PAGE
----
For the most part, Elvis Andrus is doing what he typically does: stealing bases, scoring runs and not striking out a whole lot. So what is he doing outside of the top 10 in Fantasy value among shortstops, both in standard Rotisserie and Head-to-Head formats?
That's the question Scott White, Adam Aizer and I tackled on the Leaderboards segment of Monday's edition of Fantasy Baseball Today. Andrus is on pace for his fifth straight season with 80-plus runs and his fifth season in six years with 30-plus steals, so it's a bit perplexing and surprising to see him rank this low. As we pointed out in the segment, part of Andrus' relatively low standing has to do with the bunchiness of the rankings, but two other factors stand out.
The part of Andrus' stat line that looks out of whack is his 23 RBI, as he has knocked in 60 or more runs in each of the last three seasons. It would be easy to point an accusing finger at ice-cold Shin-Soo Choo, who has been getting on base at a .270 clip since May 26, but it wouldn't be entirely correct. Andrus' RBI pace prior to May 26 (12 in 50 games) was nearly identical to his pace since then (11 in 47 games), even though Choo had a .441 OBP during that earlier stretch.
Choo's season-to-date .354 OBP is subpar for him, but it's a slight upgrade over the .344 mark put up by the Rangers' primary leadoff hitter in 2013, Ian Kinsler. So far, then, Andrus' RBI problem seems to be independent of Choo. The fact that Andrus is hitting just .167 with runners in scoring position, as opposed to his .283 career mark, would seem to have more to do with his sagging Fantasy value than Choo's slump.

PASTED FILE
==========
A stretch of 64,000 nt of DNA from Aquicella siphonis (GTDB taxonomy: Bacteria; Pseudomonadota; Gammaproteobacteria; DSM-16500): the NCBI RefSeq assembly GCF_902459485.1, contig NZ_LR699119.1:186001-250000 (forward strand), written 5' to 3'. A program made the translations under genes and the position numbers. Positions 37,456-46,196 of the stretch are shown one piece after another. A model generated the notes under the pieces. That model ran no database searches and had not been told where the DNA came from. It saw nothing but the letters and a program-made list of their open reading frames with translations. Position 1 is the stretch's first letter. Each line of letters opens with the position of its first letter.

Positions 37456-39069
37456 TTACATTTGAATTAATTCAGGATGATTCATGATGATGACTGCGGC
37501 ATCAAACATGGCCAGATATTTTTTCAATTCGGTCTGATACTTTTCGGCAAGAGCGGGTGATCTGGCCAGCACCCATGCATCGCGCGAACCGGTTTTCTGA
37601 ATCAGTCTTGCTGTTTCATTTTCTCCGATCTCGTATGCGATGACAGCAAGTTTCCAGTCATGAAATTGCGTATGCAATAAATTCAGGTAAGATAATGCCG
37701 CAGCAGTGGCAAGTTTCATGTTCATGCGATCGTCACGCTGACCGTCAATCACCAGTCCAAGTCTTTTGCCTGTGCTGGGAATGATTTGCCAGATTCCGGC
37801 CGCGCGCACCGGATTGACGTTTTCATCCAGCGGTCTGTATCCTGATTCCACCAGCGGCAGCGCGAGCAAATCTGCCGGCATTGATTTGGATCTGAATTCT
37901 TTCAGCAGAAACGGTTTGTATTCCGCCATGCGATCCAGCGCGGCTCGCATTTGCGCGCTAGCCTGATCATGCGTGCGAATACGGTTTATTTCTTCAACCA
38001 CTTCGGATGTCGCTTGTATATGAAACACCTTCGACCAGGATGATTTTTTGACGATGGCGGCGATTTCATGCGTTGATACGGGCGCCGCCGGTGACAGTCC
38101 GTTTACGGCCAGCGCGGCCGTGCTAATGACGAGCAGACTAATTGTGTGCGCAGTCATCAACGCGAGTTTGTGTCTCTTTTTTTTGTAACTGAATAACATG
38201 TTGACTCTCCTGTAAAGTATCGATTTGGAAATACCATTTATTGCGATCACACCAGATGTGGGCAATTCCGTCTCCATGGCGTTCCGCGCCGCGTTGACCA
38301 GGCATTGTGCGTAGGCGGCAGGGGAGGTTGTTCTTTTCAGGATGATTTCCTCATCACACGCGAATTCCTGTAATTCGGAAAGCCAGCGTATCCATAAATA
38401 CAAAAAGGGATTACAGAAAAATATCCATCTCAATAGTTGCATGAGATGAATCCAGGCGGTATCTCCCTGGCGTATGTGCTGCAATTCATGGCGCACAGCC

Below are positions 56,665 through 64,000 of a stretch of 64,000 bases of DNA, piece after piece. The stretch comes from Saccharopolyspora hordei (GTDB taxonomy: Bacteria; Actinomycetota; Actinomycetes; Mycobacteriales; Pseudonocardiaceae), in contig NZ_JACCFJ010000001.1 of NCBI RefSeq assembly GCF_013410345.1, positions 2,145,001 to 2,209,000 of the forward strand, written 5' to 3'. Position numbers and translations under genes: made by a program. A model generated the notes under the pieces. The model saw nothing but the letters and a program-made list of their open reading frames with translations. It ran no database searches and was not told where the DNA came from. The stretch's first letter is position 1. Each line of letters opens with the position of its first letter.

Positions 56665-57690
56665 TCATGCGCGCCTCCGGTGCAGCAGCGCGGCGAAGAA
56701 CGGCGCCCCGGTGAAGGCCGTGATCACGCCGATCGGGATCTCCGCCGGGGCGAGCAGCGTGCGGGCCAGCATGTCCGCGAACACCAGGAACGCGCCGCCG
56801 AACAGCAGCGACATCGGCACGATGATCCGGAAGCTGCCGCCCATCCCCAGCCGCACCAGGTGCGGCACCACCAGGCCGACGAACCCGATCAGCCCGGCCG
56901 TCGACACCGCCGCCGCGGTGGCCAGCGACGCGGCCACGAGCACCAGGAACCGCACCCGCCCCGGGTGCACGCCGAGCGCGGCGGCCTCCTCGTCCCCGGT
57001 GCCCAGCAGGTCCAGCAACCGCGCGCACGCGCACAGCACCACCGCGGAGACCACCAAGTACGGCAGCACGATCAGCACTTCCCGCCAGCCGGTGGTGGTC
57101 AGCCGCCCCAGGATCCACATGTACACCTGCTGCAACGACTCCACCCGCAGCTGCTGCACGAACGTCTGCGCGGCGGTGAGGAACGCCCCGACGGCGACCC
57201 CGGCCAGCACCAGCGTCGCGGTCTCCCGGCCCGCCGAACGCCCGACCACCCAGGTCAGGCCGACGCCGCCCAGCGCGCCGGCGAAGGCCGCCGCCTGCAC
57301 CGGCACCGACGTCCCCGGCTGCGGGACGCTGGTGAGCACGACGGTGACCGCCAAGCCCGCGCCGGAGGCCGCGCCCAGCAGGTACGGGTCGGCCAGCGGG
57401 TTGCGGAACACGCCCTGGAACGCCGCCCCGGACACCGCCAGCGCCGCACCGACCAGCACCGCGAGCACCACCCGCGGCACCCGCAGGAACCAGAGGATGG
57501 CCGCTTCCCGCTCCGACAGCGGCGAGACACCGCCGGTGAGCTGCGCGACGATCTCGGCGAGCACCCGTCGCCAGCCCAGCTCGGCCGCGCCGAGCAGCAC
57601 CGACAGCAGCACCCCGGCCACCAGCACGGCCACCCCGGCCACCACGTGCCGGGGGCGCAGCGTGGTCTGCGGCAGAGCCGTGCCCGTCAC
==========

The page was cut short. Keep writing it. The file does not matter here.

Of course, it doesn't help Andrus' value if Choo doesn't snap out of his funk, and there don't seem to be any signs of that happening. Choo told the Dallas Morning News that his ankle has been improving, yet something still seems to be very wrong, as he is slugging just .257 during his 48-game skid. His ground ball and strikeout rates are slightly up from his norms, but mostly, he has just been extraordinarily passive. According to Baseball-Reference.com, 34.4 percent of Choo's total strikes have been called strikes, whereas his typical rate (as well as the major league norm) is just under 28 percent.
Andrus can fix some of what's been wrong with his season with better performances -- and most likely, better luck -- in RBI situations. Choo's future is harder to project, but it would seem to depend largely on him taking a more aggressive approach. The aforementioned Dallas Morning News report even cites how passivity has crept into all aspects of Choo's game this year. And if Choo doesn't rebound, that limits Andrus' chances of being a top five Fantasy shortstop over the rest of the season.